Piratbyrån (Piracy Bureau), Partybus, 2008. Installation view, ex-Alumix factory, Bolzano-Bozen, Italy.

Piratbyrån (Piracy Bureau), Partybus, 2008. Installation view, ex-Alumix factory, Bolzano-Bozen, Italy.

Manifesta 7


MANIFESTA HAS ALWAYS come across as a complexly sensitized biennial, reactive not only to the morphing state of post-Wall Europe—the crucible in which it was conceived in 1991—but also to itself. The so-called European Biennial of Contemporary Art has leaped, in its itinerancy and self-reinvention, from the city of Luxembourg’s affluent avenues (Manifesta 2, 1998) to Ljubljana, Slovenia, then in proximity to ethnic violence (Manifesta 3, 2000). It has temporarily abandoned, at different points in its history, its theme-driven approach (Manifesta 4, Frankfurt, 2002) and its overwhelming fealty to young artists (Manifesta 5, Donostia–San Sebastián, Spain, 2004). Most recently, in the case of Manifesta 6, intended for Nicosia, Cyprus, in 2006, it has ventured too close to the political knuckle and failed to open, shanghaied by intractable disagreements between the local government and the curators—who, hoping that art might override politics, proposed projects on both sides of the Green Line that partitions the city into Greek-Cypriot and Turkish-Cypriot sectors.

So it is perhaps not surprising that Manifesta 7 entrains more than one volte-face. Featuring three exhibitions, each in a different town or city—and organized independently by one curator, Adam Budak; one curatorial team, Anselm Franke and Hila Peleg; and Raqs Media Collective—this version of the biennial spans more than ninety miles of luscious mountains and greenery in the prosperous Trentino–South Tyrol region of northern Italy. (Cue long but pleasant train journeys.) While that district still harbors the schizophrenic tension of having once been part of Austria—indeed, a collaboratively directed fourth envoi, titled “Scenarios,” is staged in a fortress sited at the Austro-Italian Brenner Pass—it is seemingly less volatile than the Basque region of Spain or divided Cyprus. For Manifesta’s organizing agency, International Foundation Manifesta, which selects both the curators and the location, there was apparently to be no risk of repeating 2006’s ignominy of defeat. Meanwhile, each curator or curatorial group has presented a discrete show under a self-contained and suggestively titled rubric: “Principle Hope,” for Budak, in Rovereto, the show’s southernmost point; “The Soul,” for Franke and Peleg, halfway up the territory in Trento; and “The Rest of Now,” for Raqs Media Collective, in northerly Bolzano-Bozen, by which bilingual-sign-studded point one barely feels oneself to be in Italy at all. The northernmost effort, “Scenarios,” meanwhile, is essentially a sorbet, as the organizers were not allowed to physically install anything, resulting in trilingual sound works, musing on history, memory, protection, and invasion, by the likes of Mladen Dolar, Renée Green, and Arundhati Roy, plus a roomful of silent, projected films by five artists including Harun Farocki, Larry Gottheim, and Michael Snow. The hugely atmospheric deserted fort overpowers the art with ease.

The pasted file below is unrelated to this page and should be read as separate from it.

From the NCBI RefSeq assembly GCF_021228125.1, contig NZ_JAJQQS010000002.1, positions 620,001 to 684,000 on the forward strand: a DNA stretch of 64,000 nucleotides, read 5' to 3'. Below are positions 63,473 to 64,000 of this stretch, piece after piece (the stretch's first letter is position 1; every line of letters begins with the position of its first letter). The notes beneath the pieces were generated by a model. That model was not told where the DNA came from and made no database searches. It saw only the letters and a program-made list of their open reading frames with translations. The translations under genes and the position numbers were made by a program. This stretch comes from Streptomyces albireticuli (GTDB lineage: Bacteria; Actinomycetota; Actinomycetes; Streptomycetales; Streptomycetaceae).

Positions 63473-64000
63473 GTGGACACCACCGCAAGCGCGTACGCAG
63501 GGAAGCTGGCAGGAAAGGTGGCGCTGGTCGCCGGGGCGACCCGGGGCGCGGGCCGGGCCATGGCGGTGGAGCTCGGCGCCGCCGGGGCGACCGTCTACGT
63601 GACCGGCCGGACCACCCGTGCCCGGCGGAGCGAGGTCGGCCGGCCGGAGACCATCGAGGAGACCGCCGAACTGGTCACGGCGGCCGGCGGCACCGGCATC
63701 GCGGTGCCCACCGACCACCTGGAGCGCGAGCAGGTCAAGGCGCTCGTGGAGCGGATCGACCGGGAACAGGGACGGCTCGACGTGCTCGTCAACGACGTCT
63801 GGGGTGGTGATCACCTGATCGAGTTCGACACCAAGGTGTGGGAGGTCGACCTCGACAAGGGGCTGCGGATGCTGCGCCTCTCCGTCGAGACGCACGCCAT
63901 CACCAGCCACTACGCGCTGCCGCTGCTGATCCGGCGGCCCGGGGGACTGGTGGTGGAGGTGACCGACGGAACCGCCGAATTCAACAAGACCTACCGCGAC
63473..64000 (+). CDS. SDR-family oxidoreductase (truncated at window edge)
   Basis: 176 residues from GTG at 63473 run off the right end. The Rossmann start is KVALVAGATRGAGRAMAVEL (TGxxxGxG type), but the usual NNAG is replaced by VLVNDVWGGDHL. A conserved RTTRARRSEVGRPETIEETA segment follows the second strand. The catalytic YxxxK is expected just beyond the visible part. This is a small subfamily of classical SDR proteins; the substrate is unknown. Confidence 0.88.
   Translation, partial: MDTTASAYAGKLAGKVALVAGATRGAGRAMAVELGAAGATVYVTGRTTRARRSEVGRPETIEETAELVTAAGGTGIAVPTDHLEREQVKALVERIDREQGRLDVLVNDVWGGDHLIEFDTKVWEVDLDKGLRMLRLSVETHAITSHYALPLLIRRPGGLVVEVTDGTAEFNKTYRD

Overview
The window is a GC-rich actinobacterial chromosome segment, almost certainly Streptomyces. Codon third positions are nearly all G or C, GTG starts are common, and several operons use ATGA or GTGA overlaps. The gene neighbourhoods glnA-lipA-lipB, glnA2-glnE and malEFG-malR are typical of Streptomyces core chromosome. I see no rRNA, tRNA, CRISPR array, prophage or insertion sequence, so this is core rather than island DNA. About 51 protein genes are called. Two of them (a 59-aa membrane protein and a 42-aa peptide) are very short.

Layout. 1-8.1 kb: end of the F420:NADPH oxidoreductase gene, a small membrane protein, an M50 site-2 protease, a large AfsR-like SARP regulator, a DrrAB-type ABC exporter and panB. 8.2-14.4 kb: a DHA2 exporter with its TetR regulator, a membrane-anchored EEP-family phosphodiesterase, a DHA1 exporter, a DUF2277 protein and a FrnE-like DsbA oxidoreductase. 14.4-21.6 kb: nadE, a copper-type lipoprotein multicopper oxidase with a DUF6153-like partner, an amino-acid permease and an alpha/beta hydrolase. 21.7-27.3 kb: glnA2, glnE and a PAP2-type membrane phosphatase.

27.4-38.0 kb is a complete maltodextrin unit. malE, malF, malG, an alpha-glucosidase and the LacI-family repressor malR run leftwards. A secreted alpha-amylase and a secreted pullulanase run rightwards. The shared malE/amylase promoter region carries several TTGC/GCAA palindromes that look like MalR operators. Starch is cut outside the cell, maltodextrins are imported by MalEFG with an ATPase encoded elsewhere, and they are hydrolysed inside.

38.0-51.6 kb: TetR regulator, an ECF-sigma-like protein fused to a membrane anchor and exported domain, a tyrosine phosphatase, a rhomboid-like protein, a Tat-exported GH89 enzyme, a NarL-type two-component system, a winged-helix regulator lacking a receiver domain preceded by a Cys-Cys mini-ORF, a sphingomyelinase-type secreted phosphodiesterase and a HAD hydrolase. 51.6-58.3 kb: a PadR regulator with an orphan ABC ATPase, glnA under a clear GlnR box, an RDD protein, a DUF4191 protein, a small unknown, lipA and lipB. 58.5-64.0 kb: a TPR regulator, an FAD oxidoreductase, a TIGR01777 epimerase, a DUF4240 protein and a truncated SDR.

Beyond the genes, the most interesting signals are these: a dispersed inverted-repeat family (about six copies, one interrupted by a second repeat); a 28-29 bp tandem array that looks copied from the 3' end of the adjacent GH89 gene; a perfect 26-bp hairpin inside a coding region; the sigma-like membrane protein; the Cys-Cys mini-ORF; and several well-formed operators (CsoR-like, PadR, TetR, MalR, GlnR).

If one thematic overarches these various segments, it is—according to the Manifesta 7 Companion—the notion of the literal frontier that is the Trentino–South Tyrol area as a figurative “zone of contact,” where nationalities—trailing cultural differences—have no choice but to meet. This idea, and its metaphoric extension into a consideration of the way in which Europe functions as a multiethnic society, is directly echoed by a scattering of artworks included within each quadrant of the show—works variously considering the travails of immigration, the legacies of invasion, and the notion of belonging. If it proves to be a pragmatic blanket formulation, though, it is not necessarily one that overrides the spectacle of curators and organizers actually pulling in several different directions. One can see why disharmony might be a desirable condition for a show using a cobbled-together Europe as its theoretical foundation. But the risk, strongly apparent here, is that the overall project never quite coheres, seeming less reflective of continental sociopolitics than flat-out disjointed.